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Anson, Bert."Chief Francis Lafontaine and the Miami Emigration from Indiana." Indiana Magazine of History LX (September 1964): 241-268.
Lafontaine was chief from 1841 to 1847 and his task was to salvage a few economic benefits for a defeated and deteriorating tribe.

Bauman, Robert F. "Kansas, Canada, or Starvation." Michigan History 36 (September 1952): 287-299.
This article is about the Ottawa forced removal from Michigan as the result of the 1830 Removal Act.

Cass, Lewis. "Considerations on the Present State of the Indians, and Their Removal to the West of the Mississippi." North American Review (January 1830).
Cass argues that removal would improve the lives of the Indians.

Edmunds, R. David. "The Prairie Potawatomi Removal of 1833." Indiana Magazine of History LXVIII (September 1972): 240-253.
The removal of the Prairie Potawatomi during 1833 was characteristic of various Indian removals during this period.

Gordon, Leon M. "The Red Man’s Retreat From Northern Indiana." Indiana Magazine of History 46 (March 1950): 39-60.
How the Native Americans were removed from the area.

Gray, Susan E. "Limits and Possibilities: White-Indian Relations in Western Michigan in the Era of Removal." Michigan Historical Review 20 (Fall 1994): 71-91.
The settlers and Indians had a relationship based on mutual need and congruent values.

"Journal of an Emigrating Party of Pottawattomi Indians, 1838." Indiana Magazine of History 21 (December 1925): 315-336; 46 (December 148): 393-408.
A day by day record of the trip from Twin Lakes to the Osage River.

Klopfenstein, Carl G. "The Removal of the Wyandots from Ohio." Ohio Historical Quarterly 66 (April 1957): 119-136.
The history of the removal of woodland Indians of the Eastern half of the United States to new homes in the West in the 1830’s and 1840’s was a significant phase of the westward movement of the white man across the continent.

McClurken, James M. "Ottawa Adaptive Strategies to Indian Removal." Michigan Historical Review 12 (Spring 1986): 29-55.
McClurken examines how the Ottawa of Michigan successfully used the natural and human resources at their disposal to avoid removal to Kansas or Minnesota between 1836 and 1855.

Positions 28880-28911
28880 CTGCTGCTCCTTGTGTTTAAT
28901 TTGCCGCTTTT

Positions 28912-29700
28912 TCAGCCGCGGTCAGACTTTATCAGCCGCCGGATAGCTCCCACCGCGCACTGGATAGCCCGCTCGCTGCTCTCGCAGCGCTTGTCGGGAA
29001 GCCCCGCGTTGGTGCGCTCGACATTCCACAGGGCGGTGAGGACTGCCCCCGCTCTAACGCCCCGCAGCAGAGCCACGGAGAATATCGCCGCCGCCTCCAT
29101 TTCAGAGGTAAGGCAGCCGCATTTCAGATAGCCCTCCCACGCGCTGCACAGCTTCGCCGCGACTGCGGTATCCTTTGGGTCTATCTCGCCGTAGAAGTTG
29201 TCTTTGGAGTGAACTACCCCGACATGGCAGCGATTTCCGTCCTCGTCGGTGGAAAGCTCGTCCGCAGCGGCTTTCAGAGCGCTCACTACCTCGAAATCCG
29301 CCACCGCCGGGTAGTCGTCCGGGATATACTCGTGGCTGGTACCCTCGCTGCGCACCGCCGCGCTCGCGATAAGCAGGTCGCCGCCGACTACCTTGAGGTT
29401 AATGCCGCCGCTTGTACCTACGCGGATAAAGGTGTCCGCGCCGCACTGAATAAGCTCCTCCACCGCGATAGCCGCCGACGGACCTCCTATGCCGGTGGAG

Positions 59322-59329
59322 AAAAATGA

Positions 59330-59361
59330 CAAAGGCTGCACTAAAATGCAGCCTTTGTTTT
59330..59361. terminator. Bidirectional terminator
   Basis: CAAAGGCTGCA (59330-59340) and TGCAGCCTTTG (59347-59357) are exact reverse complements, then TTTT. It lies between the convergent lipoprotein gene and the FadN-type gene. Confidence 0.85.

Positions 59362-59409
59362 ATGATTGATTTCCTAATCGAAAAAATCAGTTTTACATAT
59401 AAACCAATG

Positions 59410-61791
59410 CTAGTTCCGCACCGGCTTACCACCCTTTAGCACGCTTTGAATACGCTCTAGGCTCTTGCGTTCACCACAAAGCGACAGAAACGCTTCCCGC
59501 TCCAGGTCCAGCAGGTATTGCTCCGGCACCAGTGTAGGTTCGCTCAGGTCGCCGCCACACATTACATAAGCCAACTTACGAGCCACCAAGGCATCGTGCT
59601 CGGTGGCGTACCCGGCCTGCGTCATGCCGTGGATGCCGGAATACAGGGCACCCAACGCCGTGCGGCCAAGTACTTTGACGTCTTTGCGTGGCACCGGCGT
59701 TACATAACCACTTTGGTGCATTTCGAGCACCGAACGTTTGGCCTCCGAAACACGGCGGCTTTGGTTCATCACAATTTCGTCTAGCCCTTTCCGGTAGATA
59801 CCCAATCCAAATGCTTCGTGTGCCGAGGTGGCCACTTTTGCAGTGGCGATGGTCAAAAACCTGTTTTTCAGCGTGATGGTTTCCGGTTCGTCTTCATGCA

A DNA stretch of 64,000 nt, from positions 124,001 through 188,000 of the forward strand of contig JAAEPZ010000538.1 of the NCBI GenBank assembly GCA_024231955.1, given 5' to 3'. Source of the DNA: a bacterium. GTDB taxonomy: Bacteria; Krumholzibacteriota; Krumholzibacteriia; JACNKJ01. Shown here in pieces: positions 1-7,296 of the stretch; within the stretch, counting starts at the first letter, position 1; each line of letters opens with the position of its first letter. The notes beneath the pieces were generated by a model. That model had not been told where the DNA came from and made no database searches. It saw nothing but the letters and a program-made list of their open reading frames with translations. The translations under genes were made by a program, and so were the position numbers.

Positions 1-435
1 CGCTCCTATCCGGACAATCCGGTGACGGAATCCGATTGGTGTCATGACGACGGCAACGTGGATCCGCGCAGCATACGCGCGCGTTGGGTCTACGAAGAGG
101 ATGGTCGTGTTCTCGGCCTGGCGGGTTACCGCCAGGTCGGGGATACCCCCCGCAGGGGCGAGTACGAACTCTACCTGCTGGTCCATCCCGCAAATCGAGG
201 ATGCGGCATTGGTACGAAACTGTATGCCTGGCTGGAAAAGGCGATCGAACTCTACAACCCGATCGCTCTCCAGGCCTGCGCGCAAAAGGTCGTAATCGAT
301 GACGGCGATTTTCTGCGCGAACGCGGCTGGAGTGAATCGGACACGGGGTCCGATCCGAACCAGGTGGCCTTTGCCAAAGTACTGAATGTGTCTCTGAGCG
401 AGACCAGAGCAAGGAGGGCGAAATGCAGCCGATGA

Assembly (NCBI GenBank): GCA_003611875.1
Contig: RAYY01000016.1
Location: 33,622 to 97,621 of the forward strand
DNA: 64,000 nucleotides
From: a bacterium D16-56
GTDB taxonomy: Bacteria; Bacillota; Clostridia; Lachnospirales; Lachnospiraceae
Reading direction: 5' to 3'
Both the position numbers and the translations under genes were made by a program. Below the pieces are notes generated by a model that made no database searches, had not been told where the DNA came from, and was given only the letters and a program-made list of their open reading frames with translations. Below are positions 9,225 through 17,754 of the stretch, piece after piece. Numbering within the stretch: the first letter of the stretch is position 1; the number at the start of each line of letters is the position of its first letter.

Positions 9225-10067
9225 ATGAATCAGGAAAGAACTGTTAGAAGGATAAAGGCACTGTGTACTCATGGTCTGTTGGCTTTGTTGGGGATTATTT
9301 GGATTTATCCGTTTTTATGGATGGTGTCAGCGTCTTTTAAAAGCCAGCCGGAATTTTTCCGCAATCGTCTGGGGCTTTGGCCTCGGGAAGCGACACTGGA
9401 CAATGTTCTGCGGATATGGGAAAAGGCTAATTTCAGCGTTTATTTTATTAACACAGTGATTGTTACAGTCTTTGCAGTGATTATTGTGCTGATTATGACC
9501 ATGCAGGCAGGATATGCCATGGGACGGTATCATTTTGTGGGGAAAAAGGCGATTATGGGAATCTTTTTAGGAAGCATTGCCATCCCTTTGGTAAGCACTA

McKee, Irving. "The Centennial of ‘The Trail of Death'." Indiana Magazine of History 35 (March 1939): 27-41.
A history of the Pottawatomi removal.

The plan for Indian removal from Michigan and the Indians fight to remain.

Neumeyer, Elizabeth. Editor."A Michigan ‘Trail of Tears'." Heritage Battle Creek (Fall 1991): 54-59; (Spring 1992): 62-69; (Spring 1993): 60-66.
Reprint of several original sources on the Potawatomie removal from Michigan.

"Potawatomie Trail of Death." News From Indian Country (Mid-September 1996): 11 B.
The Trail of Death was the forced removal of the Potawatomi from northern Indiana to eastern Kansas in the fall of 1838.

Prucha, Francis Paul. 'Indian Removal and the Great American Desert."Indiana Magazine of History LIX (December 1963): 298-322.

There is no doubt the removal policy brought hardship and injustice to the Indians, but the removal plan was not a scheme to dump the Indian into the Great American Desert.

Rofert, Stewart."Removal: An excerpt from The Miami Indians of Indiana." Traces 8 (Spring 1996): 16-19.

Miami removal.

"The Removal of the Potawatomi to Kansas." News From Indian Country 9 (Late September 1995): 23.
Reprinted from People of the Fire.

Satz, Ronald N."Indian Policy in the Jacksonian Era: The Old Northwest as a Test Case." Michigan History 60 (Spring 1976): 71-93.
What can happen to a politically powerless minority in a democratic society.

Shriver, Phillip R. "Know Them No More Forever: The Miami Removal of 1846." Timeline 10 (November/December 1993): 30-41.
As land hungry whites demanded more and more, the Miami Nation finally agreed to abandon its ancient homeland.

Smith, Dwight L. Editor. "The Attempted Potawatomi Emigration of 1839." Indiana Magazine of History 45 (March 1945): 51-80.
Attempted Potawatomi emigration of 1839 told with journals and letters of the time.

Smith, Dwight L. "An Unsuccessful Negotiation for Removal of the Wyandot Indians from Ohio, 1834." Ohio State Archaeological and Historical Quarterly 58 (July 1949): 305-331.
An unsuccessful attempt to negotiate a treaty with the Wyandot is documented.

Smith, Dwight L. "Jacob Hull's Detachment of the Potawatomi Emigration of 1838." Indiana Magazine of History 45 (March 1945): 285-288.
Hull's journal from Logansport. His detachment left three weeks after the main removal group.

Spooner, A. L. "Trail of Death." Totem Pole 39 (March 4, 1957): 1-4.
Pottawatomi forced march.

Stuart, Benjamin F."The Deportation of Menominee and His Tribe of the Pottawattomie Indians." Indiana Magazine of History 18 (September 1922): 255-265.
The deportation of Chief Menominee and his tribe from their reservation at Twin Lakes in 1838 covers one of the darkest pages in the history of Indiana.

Trennert, Robert A. "The Business of Indian Removal: Deporting the Potawatomi from Wisconsin." Wisconsin Magazine of History 63 (Autumn 1979): 36-50.
The welfare of the Indian appears to have been the consideration furthest from the mind of contractors, the government, or the white residents of Wisconsin.

Trennert, Robert A. "A Trader’s Role in the Potawatomi Removal from Indiana: The Case of George W. Ewing." The Old Northwest 4 (March 1978): 3-24.
Removal was a national policy but government policy on the frontier did not operate in a vacuum. The traders were a vital part of policy implementation.​

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